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Alzheimer’s Could Be Caused by Brain Cells That Age Too Fast

Alzheimer’s Could Be Caused by Brain Cells That Age Too Fast


Posted on May 20, 2024 Updated on May 19, 2024

Different types of brain cells could age at different speeds, and that may help explain the development of Alzheimer’s disease.

Engineers at the University of California San Diego (UCSD) have used cutting-edge technology to analyze the postmortem brains of 14 donors aged over 59, some of whom died with Alzheimer’s disease and some of whom did not.

The team found that brain cells from the frontal cortex with the most signs of aging and Alzheimer’s disease shared a common feature. Their DNA (deoxyribonucleic acid) interacted with the genetic ‘translator’, RNA (ribonucleic acid), in a less intimate way than in healthy brain cells.

The discovery was made using a tool called MUSIC (multi-nucleic acid interaction mapping in single cells), which is powerful enough to peer inside a single cell’s chromosomes to see how DNA and its associated RNA and proteins, collectively known as chromatin, interact.

“The technology has the potential to help us uncover novel molecular mechanisms underlying Alzheimer’s pathology, which could pave the way for more targeted therapeutic interventions and improved patient outcomes,” says bioengineer Sheng Zhong from UCSD.

Aging is known to cause changes to the chromatin of animal models, impacting an individual’s lifespan. But the field of research concerning chromatin and aging is still new and “rapidly expanding“.

Only recently were scientists able to create a 3D image of the true structure of human chromatin using super-resolution microscopy. It looks quite different to how many textbooks imagined it.

The new research from UCSD now sheds more light on the curious structure. Some brain cells in aging individuals look ‘older’ than other brain cells. The individuals with more of these older cells were also more likely to have died with Alzheimer’s disease.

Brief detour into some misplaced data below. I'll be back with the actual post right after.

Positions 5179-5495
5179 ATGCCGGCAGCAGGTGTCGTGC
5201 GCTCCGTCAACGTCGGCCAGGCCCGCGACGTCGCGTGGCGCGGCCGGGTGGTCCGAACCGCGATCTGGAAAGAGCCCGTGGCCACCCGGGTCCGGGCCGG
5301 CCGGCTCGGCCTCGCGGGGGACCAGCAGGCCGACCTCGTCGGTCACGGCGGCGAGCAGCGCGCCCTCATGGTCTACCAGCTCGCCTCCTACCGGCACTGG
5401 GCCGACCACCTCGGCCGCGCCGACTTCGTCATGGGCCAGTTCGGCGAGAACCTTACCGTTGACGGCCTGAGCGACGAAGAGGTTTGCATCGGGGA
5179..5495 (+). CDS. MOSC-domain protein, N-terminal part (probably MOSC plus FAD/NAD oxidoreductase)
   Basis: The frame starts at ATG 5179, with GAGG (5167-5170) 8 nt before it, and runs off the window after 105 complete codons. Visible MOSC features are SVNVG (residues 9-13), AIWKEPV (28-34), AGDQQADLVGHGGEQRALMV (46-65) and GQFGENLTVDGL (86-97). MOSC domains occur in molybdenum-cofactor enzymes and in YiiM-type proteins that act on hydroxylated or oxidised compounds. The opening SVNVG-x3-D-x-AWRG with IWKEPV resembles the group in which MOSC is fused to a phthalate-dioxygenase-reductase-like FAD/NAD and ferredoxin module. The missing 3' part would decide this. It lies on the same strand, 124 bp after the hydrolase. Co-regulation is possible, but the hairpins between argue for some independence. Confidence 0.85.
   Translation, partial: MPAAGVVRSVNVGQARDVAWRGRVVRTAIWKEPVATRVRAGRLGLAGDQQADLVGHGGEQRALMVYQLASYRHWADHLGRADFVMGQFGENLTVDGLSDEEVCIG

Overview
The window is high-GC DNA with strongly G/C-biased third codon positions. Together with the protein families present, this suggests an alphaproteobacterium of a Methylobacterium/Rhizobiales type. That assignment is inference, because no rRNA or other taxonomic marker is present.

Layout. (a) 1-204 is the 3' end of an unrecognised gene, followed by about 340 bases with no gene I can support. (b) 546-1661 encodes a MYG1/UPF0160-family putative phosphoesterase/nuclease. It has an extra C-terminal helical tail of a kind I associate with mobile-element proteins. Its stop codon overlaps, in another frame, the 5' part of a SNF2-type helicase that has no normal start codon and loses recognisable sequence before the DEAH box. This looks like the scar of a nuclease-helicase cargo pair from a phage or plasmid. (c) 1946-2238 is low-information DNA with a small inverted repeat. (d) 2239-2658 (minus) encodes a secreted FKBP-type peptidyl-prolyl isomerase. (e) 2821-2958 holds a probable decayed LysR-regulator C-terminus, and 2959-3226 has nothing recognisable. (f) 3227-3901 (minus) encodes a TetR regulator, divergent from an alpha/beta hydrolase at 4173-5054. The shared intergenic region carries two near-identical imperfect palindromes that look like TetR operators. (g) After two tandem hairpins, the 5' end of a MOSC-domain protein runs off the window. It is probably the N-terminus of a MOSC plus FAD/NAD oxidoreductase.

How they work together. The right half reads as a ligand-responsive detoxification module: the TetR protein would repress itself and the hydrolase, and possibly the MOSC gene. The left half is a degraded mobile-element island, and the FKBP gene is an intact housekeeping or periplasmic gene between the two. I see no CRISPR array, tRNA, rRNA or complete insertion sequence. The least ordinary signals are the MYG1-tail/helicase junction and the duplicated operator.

In cells with signs of degeneration, there were fewer “short-range” connections between chromatin and RNA. The erosion of these intimate interactions meant less contact for genetic translation, possibly inhibiting the cell’s gene expression.

“This distinction sheds light on the correlation between the chromatin conformation of a cell and its transcriptomic age, thus extending our understanding from previous observations associating chromatin structural decline with aging to the single-cell level,” researchers at USCD conclude.

While the study is small, it is interesting to note some sex differences that were found. Compared to the human male brain, the female brain showed fewer ‘old’ neurons and more ‘old’ supporting cells, called oligodendrocytes.

In further experiments among mice, researchers at UCSD found more oligodendrocytes showed age-related death in female mice than in males, indicating these brain cells were aging sooner. The same was not true of neurons.

“Healthy oligodendrocytes protect normal neuronal activities, and a balance between neurons and oligodendrocytes is required to maintain their bidirectional communications that ensure the necessary protectivity,” explain researchers at UCSD.

The team speculates that perhaps the faster aging of oligodendrocytes in female brains could account for why women are twice as likely to develop late-onset Alzheimer’s.

“If we could identify the dysregulated genes in these aged cells and understand their functions in the local chromatin structure, we could also identify new potential therapeutic targets,” hopes UCSD bioinformatics researcher Xingzhao Wen.

The study was published in Nature.

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